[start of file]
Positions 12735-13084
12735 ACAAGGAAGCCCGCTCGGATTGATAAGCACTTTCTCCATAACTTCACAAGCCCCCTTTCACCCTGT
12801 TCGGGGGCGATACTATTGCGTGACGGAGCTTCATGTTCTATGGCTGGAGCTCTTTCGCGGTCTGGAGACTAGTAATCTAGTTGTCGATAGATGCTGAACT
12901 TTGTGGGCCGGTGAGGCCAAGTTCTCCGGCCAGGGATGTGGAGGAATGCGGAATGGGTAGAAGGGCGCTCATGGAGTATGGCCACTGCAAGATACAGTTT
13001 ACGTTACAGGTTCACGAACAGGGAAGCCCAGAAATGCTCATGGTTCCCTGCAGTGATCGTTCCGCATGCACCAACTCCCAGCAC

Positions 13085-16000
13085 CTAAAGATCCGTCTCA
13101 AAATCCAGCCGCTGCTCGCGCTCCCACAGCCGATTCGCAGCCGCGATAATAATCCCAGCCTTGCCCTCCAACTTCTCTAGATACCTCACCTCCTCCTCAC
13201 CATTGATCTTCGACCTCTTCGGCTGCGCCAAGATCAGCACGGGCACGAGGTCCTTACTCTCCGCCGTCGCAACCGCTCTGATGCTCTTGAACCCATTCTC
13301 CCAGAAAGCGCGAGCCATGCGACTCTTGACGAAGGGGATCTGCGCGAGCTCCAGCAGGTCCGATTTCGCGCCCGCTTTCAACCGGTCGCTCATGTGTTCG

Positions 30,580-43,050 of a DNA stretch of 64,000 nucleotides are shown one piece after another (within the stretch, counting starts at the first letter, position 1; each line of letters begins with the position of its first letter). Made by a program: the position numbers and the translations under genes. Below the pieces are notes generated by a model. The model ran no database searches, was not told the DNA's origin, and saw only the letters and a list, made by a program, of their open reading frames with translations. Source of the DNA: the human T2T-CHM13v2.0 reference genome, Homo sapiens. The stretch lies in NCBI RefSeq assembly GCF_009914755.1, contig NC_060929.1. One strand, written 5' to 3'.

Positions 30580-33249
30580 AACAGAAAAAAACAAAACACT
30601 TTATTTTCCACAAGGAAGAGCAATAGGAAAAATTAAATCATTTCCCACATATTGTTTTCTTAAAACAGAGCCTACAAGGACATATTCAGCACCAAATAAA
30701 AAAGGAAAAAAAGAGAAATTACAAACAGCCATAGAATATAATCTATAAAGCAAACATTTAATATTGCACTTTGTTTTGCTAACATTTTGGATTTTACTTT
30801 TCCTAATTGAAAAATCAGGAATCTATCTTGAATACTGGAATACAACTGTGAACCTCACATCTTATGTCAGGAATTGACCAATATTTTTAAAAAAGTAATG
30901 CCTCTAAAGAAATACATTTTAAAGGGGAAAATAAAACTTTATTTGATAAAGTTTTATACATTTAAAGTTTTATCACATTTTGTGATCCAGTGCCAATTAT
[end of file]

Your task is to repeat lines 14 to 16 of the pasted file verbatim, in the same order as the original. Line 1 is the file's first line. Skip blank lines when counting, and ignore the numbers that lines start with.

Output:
30601 TTATTTTCCACAAGGAAGAGCAATAGGAAAAATTAAATCATTTCCCACATATTGTTTTCTTAAAACAGAGCCTACAAGGACATATTCAGCACCAAATAAA
30701 AAAGGAAAAAAAGAGAAATTACAAACAGCCATAGAATATAATCTATAAAGCAAACATTTAATATTGCACTTTGTTTTGCTAACATTTTGGATTTTACTTT
30801 TCCTAATTGAAAAATCAGGAATCTATCTTGAATACTGGAATACAACTGTGAACCTCACATCTTATGTCAGGAATTGACCAATATTTTTAAAAAAGTAATG